UNHCR’s annual Global Trends report, issued on the 18th of June 2020, shows that an unprecedented 79.5 million individuals were displaced as of the end of 2019. Of these, 45.7 million were people who had fled to other areas of their own countries, while about 29.6 million had fled to other countries as refugees. More than half of refugees are children.
There are almost 2.5 million registered refugees from Afghanistan. They comprise the largest protracted refugee population in Asia, and the second largest refugee population in the world.
According to World Vision, Pakistan hosts nearly 1.4 million, including some second- or third-generation Afghan refugees who have never lived in their home country. Some have been forced to return home from neighboring countries, but increased violence in Afghanistan since 2015 has led to a new surge of asylum seekers. More than 4 million Afghans are displaced within the country due to conflict, drought, and other natural disasters.
According to IDMC, as many as 461,000 new displacements associated with conflict and violence were recorded in 32 of 34 provinces in 2019. They were triggered by fighting and attacks involving the Taliban, government forces, ISIS ￼and other non-state armed groups. Around three million people were living in displacement at the end of the year as a result of four decades of conflict. Of 117,000 new disaster displacements recorded in 2019, 111,000 were triggered by flooding in the western provinces of Badghis, Farah, Ghor, Helmand, Herat and Kandahar.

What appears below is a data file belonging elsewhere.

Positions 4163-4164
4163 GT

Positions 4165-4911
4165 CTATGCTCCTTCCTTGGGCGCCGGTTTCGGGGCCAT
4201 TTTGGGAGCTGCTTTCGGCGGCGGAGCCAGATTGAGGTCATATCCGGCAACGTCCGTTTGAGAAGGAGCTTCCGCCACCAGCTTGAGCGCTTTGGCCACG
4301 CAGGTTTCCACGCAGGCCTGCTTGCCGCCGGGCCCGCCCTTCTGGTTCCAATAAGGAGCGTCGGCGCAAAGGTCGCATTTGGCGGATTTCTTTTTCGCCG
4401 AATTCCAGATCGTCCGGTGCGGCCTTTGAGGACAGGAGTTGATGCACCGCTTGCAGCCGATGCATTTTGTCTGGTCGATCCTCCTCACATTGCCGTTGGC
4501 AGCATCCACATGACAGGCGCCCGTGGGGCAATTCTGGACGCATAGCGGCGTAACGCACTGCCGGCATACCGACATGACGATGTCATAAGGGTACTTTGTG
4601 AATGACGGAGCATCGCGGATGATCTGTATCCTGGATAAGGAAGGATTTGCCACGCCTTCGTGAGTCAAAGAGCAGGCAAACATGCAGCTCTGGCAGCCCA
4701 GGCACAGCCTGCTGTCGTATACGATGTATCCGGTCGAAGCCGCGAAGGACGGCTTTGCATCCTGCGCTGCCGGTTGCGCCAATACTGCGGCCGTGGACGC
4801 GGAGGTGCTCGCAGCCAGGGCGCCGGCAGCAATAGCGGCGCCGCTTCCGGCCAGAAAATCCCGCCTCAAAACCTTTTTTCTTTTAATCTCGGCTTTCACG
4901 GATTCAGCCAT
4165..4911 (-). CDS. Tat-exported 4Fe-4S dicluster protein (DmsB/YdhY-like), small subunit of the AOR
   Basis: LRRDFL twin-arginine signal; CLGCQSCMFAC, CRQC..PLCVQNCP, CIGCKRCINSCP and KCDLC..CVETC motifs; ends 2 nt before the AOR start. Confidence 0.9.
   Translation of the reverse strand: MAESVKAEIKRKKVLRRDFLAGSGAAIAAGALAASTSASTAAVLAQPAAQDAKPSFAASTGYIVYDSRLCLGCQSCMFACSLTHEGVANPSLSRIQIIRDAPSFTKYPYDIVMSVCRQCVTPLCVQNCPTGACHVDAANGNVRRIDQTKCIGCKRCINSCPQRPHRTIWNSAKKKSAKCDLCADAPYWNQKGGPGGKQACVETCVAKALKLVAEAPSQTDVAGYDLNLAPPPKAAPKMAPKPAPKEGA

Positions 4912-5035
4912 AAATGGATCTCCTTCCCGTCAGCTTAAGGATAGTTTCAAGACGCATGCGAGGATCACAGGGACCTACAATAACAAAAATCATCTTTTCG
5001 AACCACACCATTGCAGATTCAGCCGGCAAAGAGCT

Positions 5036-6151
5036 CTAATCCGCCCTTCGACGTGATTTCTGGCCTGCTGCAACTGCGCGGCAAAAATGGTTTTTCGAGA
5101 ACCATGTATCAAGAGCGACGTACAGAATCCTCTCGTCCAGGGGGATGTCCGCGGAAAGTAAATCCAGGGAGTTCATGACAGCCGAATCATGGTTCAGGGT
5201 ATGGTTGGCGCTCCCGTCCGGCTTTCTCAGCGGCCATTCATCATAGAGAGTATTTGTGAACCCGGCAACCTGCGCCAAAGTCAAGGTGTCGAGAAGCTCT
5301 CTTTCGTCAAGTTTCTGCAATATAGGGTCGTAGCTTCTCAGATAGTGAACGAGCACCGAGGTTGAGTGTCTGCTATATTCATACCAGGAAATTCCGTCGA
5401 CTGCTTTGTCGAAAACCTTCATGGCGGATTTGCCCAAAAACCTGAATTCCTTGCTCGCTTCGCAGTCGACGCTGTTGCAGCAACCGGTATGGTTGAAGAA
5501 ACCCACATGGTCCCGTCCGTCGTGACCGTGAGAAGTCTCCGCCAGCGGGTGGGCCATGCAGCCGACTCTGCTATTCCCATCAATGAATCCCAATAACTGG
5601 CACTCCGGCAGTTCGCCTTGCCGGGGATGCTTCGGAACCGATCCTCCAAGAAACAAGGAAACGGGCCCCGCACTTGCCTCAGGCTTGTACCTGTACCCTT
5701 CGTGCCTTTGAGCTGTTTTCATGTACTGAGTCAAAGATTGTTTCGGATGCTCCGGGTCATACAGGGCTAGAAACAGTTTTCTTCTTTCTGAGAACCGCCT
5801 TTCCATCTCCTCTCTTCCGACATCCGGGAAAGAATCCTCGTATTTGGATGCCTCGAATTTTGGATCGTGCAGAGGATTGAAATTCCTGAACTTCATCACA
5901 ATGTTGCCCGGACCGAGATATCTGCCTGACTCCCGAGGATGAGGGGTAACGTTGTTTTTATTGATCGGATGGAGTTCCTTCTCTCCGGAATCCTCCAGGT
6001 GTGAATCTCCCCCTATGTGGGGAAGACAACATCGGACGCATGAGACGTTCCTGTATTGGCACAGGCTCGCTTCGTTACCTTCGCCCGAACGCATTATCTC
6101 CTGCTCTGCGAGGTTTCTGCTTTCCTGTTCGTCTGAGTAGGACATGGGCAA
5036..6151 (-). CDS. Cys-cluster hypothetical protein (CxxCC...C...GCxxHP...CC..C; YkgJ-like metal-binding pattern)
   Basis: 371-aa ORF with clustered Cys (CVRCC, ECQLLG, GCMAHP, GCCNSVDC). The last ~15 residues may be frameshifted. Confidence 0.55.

The government’s decision to issue a million “occupancy certificates” to residents of informal urban settlements is a positive development in this sense. The certificates will protect holders from eviction for five years, and will be in the name of both wife and husband. The government also said in 2019 that it intended to prioritise housing for returnees and female-headed households, and would make at least 200,000 flats and plots of land available in 2020. It is vital that local integration and reintegration efforts are strengthened and that such programming is adapted to urban situations.